Monday, October 18, 2010
NYPD Officer Richard Ramirez shot twice in Brooklyn gun battle with teen
An NYPD cop was shot twice in the leg Sunday night while pursuing a teenager who whirled and fired after running into a dead-end stairwell in Brooklyn, cops said.
Police Officer Richard Ramirez, 29, may also have been struck in his bullet-resistant vest after he cornered Elijah Foster-Bay, 17, inside an East New York building about 8 p.m., cops said.
"Thank God it wasn't anything more serious," Mayor Bloomberg said at a news conference Sunday night at Kings County Hospital, where the wounded officer was in stable condition.
Ramirez and two other plainclothes cops from the 75th Precinct were patrolling in an unmarked car when they spotted Foster-Bay riding a bike on a sidewalk.
They got out to question him. "When he saw the officers, he immediately threw down the bike and ran," Police Commissioner Raymond Kelly said.
Foster-Bay, who lives in Port Washington, L.I., but is from East New York and has an uncle there, ran into a building on Bradford St.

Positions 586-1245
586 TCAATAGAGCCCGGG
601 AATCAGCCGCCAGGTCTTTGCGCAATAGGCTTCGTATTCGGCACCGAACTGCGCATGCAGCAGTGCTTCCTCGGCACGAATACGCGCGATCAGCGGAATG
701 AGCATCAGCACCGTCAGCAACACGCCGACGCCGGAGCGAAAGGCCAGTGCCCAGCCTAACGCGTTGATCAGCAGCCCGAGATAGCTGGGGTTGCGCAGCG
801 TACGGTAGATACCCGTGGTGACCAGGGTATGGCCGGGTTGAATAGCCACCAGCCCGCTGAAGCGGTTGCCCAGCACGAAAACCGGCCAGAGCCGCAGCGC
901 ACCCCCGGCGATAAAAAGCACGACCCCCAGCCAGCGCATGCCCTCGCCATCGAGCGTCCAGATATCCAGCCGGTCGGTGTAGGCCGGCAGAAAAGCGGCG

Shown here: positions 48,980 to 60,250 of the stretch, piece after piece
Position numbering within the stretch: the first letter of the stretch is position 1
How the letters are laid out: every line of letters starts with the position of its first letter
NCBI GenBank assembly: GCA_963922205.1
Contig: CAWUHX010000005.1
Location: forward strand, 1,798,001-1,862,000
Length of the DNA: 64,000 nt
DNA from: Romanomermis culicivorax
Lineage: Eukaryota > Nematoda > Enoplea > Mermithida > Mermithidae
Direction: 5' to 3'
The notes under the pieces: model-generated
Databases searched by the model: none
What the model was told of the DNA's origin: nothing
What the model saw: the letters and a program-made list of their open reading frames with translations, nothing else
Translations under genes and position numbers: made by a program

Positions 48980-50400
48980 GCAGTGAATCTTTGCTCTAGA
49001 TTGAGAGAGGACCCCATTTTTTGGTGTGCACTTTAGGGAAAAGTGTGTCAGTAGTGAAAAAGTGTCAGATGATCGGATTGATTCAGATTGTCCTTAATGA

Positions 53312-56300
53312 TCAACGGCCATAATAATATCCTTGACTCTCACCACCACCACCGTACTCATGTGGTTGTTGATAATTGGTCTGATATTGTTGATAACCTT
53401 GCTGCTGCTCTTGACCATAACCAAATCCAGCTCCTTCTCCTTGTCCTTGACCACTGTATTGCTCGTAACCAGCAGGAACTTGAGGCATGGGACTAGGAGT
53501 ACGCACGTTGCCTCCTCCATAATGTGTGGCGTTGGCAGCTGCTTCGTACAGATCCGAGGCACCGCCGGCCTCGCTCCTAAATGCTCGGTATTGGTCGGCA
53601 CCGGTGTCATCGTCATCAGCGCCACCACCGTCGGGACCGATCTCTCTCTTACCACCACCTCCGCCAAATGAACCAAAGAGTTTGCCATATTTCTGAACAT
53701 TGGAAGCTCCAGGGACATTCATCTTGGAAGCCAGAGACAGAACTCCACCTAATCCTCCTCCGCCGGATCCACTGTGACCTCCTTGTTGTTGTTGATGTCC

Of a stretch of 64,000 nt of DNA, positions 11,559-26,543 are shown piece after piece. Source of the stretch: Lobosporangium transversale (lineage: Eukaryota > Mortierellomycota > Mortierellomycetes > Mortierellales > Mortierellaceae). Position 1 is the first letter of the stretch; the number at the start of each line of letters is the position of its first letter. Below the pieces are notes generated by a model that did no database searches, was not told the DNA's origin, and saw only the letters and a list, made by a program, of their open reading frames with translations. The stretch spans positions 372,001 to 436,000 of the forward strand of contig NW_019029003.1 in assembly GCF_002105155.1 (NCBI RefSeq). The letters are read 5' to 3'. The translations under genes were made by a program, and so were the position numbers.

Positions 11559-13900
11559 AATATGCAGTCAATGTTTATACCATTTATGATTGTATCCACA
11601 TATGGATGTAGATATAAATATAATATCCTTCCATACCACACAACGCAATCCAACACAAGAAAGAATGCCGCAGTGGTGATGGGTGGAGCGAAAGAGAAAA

The cops chased after him, suspecting he had a weapon, police officials said. Foster-Bay ran up the stairs but was trapped when he could not open a door leading to the roof.
"He turned and fired on one of the officers," said Deputy Police Commissioner Paul Browne.
Ramirez and one other cop returned fire, squeezing off a total of 11 rounds, police said. Foster-Bay's revolver held seven bullets. Only one was left inside after the shooting, cops said.
Ramirez, who has five years on the force, suffered damage to his femoral artery and vein and was taken by ambulance to the hospital. "His wounds certainly could have been fatal," Kelly said.
Foster-Bay suffered two gunshot wounds in one leg, but one of the wounds may have been an exit wound. He was in custody and was taken to Brookdale University Hospital for treatment.
Foster-Bay's uncle Willie Stafford said he doesn't know why his nephew went out earlier in the night. Stafford had been out and said that he became worried when he came home, the bike was gone and Foster-Bay was not answering his cell phone.
"This is my worst nightmare. I don't know why he comes around here," Stafford said. "There's nothing but unemployment. No education, nothing good in this neighborhood."
The 75th Precinct, which encompasses East New York, is one of the busiest commands in the NYPD, and for much of the year has hovered near the top in the major crime categories.
For the first nine months of the year, cops in the 75th Precinct investigated 23 homicides - the most in the city at that point.